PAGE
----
- If it says “Régimen Simplificado para Pequeños Contribuyentes” means he is registered in the simplified program for small taxpayers (commonly referred to as “Monotributo”), which is OK. But you should also check the category, which is a capital letter.
In this page, you can see how much is the tax for each category (values expressed in Pesos). The first column shows you the category letter. The second, the top anual income for each category and the last two columns shows you the total tax they have to pay for services and goods respectively.
- If it doesn’t say “Régimen Simplificado para Pequeños Contribuyentes”, your provider is in the “General” program, which is more suitable for companies with an anual income of 46,000 USD or more. This program has more controls from the tax agency and taxpayers are forced to report monthly sales and spendings. They usually pay more in taxes (aprox. 30%), but they can deduct spendings.
If the services provided are used outside Argentina, your provider should give you an E type invoice wether he is in the Monotributo program or not.
The difference between C and E invoices in Monotributo, for services, is formal. It doesn’t mean they pay different taxes with one invoice type or the other. So some providers could also give you a C type invoice but that should not be a problem.
You should not receive an A nor B invoice, unless you buy directly IN Argentina, because that means that you would be paying the sales tax (21%) and, as a foreign company, you should not pay it.
If you send the funds through international bank transfer, it is very likely that your providers will have to present the invoice that justifies those funds to the bank, to get the money cleared into their bank account.
If you are paying your programmers through services like Western Union or Xoom.com, and you are not asking your providers a valid invoice, you should know that these services do not demand to present an invoice to release the funds, so it is an easy method to skip paying taxes.
Argentina, like many other countries in Latin America is experiencing a continuous growth since 2003. The collateral effect is inflation. That means that, each year, we need more Pesos to live.
Anual inflation in 2010, according to government is approximately 11%. But, to private consultants it is 25%. The trick is that not all the consultants reveal their measure methodology but government does. And government inflation is more country broad while private consultants focus more on big cities. An average between both values is acceptable.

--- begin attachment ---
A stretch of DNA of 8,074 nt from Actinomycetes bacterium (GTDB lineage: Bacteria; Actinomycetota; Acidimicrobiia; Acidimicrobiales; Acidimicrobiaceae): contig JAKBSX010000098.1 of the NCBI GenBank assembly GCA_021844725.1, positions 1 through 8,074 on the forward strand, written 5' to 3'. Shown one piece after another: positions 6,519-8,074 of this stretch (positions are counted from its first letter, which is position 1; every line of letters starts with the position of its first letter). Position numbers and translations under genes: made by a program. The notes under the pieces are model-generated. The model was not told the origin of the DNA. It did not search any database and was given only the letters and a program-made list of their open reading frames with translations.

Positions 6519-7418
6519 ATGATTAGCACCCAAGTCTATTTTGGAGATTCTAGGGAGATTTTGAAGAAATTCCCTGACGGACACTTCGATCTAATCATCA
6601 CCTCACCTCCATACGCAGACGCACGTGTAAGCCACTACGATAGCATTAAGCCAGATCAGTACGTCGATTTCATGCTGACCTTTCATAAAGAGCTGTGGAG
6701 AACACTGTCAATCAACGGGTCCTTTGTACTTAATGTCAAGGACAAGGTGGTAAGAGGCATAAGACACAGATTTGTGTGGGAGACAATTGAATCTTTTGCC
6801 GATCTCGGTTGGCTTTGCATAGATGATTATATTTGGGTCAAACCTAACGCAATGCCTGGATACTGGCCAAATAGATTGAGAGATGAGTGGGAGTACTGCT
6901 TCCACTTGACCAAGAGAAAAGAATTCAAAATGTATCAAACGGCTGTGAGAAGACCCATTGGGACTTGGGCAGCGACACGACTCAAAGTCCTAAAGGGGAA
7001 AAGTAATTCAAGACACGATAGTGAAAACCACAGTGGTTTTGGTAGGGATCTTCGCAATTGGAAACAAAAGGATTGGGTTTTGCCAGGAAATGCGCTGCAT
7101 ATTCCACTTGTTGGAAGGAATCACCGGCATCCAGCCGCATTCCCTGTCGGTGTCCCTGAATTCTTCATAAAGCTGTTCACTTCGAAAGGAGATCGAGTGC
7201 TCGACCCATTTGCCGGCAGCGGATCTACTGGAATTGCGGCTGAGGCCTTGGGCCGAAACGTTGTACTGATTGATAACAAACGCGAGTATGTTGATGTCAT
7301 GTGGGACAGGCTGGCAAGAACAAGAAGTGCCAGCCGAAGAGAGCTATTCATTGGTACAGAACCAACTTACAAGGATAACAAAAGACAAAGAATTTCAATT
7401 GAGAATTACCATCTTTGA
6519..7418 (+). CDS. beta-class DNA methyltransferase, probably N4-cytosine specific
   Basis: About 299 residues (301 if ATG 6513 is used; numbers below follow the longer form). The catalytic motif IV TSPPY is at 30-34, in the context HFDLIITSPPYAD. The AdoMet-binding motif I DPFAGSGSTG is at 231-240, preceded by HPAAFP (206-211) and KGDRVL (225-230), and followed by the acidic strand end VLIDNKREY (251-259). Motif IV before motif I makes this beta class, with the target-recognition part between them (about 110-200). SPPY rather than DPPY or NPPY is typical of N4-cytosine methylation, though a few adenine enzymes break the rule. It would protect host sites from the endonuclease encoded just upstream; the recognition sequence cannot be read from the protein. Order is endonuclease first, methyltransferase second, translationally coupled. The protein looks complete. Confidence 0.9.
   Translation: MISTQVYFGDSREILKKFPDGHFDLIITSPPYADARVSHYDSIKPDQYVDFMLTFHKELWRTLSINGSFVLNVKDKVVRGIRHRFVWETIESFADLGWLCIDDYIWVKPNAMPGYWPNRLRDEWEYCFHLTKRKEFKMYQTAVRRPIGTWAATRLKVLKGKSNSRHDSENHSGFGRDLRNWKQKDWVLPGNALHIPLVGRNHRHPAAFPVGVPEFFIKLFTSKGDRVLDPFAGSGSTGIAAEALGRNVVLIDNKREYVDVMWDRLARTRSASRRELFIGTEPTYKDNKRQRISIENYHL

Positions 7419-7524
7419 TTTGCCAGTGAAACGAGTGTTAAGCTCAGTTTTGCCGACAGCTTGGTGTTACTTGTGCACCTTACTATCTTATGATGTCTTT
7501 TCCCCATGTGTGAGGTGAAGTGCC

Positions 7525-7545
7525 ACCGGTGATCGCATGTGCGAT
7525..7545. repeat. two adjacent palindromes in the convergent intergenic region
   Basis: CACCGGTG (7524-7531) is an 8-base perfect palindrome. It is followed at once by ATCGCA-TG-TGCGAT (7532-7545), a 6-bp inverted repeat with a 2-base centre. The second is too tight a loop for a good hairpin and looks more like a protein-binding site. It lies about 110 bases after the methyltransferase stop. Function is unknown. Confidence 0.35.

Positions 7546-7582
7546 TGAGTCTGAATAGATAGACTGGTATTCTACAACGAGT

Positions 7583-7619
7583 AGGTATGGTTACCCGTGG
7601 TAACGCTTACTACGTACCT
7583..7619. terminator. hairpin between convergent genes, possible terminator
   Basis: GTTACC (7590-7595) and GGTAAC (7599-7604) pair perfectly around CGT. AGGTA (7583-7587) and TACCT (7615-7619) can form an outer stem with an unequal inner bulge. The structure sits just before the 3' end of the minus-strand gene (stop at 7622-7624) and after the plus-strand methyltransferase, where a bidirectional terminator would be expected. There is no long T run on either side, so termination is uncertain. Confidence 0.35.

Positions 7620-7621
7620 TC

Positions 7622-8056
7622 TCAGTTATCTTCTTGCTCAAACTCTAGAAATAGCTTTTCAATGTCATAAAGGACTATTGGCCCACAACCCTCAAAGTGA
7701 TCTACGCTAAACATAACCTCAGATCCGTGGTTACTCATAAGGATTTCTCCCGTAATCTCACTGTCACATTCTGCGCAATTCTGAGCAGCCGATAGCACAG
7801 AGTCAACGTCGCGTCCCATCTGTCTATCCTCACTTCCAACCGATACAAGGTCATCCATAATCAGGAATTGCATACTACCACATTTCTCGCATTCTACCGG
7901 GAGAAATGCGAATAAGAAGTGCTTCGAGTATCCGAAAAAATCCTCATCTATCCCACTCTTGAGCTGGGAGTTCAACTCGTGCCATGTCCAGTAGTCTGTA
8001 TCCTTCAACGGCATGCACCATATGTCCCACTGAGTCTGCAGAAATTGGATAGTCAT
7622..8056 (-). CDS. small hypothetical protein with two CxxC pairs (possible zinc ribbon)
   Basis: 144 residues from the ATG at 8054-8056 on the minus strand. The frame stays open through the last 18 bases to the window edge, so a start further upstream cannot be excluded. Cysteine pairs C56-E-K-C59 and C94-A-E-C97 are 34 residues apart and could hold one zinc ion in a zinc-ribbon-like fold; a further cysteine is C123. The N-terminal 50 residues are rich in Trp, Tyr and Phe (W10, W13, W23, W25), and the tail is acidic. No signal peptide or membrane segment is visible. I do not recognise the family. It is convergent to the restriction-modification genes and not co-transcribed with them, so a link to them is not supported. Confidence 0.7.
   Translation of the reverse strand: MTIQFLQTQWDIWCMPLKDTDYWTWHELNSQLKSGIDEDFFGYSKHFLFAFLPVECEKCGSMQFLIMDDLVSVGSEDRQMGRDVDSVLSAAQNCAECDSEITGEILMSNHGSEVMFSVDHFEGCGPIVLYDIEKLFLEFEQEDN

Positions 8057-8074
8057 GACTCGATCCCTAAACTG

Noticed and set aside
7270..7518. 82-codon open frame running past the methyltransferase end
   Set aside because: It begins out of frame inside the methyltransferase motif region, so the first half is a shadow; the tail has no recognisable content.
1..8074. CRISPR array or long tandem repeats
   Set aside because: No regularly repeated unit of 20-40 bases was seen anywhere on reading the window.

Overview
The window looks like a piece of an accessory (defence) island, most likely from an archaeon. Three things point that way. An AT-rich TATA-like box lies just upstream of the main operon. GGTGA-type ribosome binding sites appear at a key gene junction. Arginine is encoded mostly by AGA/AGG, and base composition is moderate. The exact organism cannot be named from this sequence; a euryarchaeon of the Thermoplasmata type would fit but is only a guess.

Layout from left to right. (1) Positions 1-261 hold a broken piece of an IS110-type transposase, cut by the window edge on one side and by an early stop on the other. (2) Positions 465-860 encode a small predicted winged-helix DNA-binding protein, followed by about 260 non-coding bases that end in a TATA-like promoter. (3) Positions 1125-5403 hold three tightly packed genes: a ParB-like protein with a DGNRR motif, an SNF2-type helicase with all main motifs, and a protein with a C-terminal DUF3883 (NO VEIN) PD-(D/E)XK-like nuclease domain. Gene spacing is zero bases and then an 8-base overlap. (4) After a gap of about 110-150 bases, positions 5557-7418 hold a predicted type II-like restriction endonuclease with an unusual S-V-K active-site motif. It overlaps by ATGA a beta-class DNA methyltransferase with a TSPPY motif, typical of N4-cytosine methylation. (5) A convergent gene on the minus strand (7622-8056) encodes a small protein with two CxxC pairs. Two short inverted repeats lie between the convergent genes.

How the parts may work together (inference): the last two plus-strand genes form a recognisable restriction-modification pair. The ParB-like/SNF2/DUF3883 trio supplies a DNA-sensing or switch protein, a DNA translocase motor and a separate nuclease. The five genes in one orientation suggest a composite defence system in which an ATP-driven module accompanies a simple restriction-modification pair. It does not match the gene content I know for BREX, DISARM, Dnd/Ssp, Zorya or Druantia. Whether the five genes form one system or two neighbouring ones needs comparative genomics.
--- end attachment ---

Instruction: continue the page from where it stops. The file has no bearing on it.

If your provider express the prices in USD, he can make some difference with the exchange rate variation, but it is not enough to cover from inflation. For example, in the last year, USD went up 10%, wich is not enough to cover the average inflation.
In 2011 we might not experience as much of inflation as last year or, at least, not more. But beginning 2012, we will experience a higher cost in services like electricity, gas and water, specially in Buenos Aires and surroundings.
The case of my old customer
My opinion is that his providers were lying and trying to deceive him. They told him that they had to register as exporters and to pay more taxes. They pretended a raise of 30%, which is crazy in any industry.
The fact is that software providers do not need to register as exporters (that is for goods that go through customs), and they don’t have to pay more taxes than what they should be already paying from the beginning.
Probably, these providers realized that they won’t be able to be paid in US dollars anymore, because they are not producing invoices for their work or they are not properly registered and paying their taxes.
Why they would need US dollars? As I said at the beginning, argentineans are used to save in this currency, to protect from inflation or to buy a property. But it is also true that they can exchange the US dollars for the Pesos they need for living at a higher exchange rate than the official in the black market for, easily 15% or 20% more.
Author: Marcelo Ruiz
Marcelo has been working as a software developer for more than 15 years. He has participated in projects for companies in USA, Mexico, Argentina, Europe and Africa. He is skilled with Microsoft technologies such as ASP.NET, MVC, C#, WCF and SQL Server, among others.